Lost in Shangri-la by Mitchell Zuckoff. 2011. Award-winning former Boston Globe reporter Mitchell Zuckoff unleashes the exhilarating, untold story of an extraordinary World War II rescue mission, where a plane crash in the South Pacific plunged a trio of U.S. military personnel into the jungle-clad land of New Guinea.

Devil at My Heels by Louis Zamperini. 2004. A motivational speaker and former POW recounts his athletic southern California childhood, participation in the 1936 Olympics, World War II military service, imprisonment and torture by an abusive Japanese guard, descent into alcoholism, and salvation by preacher Billy Graham.

Endurance by Alfred Lansing. 1959. Describes how twenty-eight men battled against almost insurmountable odds to return to civilization after their ship sank near the South Pole.

Fearless by Eric Blehm. 2012.  Blehm presents a deeply personal glimpse inside the SEAL Team SIX brotherhood that shows how these elite operators live out the rest of their lives, away from danger, as husbands, fathers, and friends. Adam Brown waged a war against his own worst impulses, persevered to reach the top tier of the U.S. military, and his final act of bravery led to the ultimate sacrifice.

The Forgotten 500 by Gregory A. Freeman. 2007. In 1944 the OSS set out to recover more than 500 airmen trapped and sheltered for months by villagers behind enemy lines in Yugoslavia. Classified for over half a century for political reasons, the full account of Operation Halyard, a story of loyalty, self-sacrifice, and bravery, is now being told for the first time.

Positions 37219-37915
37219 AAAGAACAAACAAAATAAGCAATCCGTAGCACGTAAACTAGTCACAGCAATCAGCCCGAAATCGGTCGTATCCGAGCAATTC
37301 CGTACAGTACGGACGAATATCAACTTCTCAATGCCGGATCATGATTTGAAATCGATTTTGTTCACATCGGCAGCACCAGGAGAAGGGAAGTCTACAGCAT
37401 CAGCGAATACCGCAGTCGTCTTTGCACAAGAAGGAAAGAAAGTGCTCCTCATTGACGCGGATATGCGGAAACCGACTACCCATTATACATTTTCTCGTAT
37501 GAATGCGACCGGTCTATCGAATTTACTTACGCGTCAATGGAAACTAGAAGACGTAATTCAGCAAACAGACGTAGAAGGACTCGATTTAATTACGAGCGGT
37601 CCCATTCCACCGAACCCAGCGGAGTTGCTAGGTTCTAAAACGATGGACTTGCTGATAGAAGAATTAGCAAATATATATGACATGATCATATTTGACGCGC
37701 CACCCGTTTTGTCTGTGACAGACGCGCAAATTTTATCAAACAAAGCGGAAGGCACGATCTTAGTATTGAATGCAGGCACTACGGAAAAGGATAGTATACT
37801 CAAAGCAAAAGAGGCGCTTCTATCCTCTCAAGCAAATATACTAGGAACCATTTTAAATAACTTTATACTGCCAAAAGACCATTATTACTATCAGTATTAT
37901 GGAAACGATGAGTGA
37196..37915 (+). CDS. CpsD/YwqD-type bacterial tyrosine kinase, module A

Helmet for My Pillow by Robert Leckie. 1957. Follow John Leckie's odyssey, from basic training on Parris Island, South Carolina, all the way to the raging battles in the Pacific, where some of the war's fiercest fighting took place. Recounting his services with the 1st Marine Division and the brutal action on Guadalcanal, New Britain and Peleliu, Leckie spares no detail of the horrors and sacrifices of war.

The Last Lecture by Randy Pausch. 2008. A lot of professors give talks titled "The Last Lecture." Professors are asked to consider their demise and to ruminate on what matters most to them. When Randy Pausch, a computer science professor at Carnegie Mellon, was asked to give such a lecture, he didn't have to imagine it as his last, since he had recently been diagnosed with terminal cancer. In this book, Randy Pausch has combined the humor, inspiration and intelligence that made his lecture such a phenomenon and given it an indelible form. It is a book that will be shared for generations to come.

The Liberator by Alex Kershaw. 2012. Traces the achievements of the World War II regiments under Felix Sparks, documenting their clashes with Hitler's elite troops in Sicily and Alerno and their heroic liberation of the Dachau concentration camp.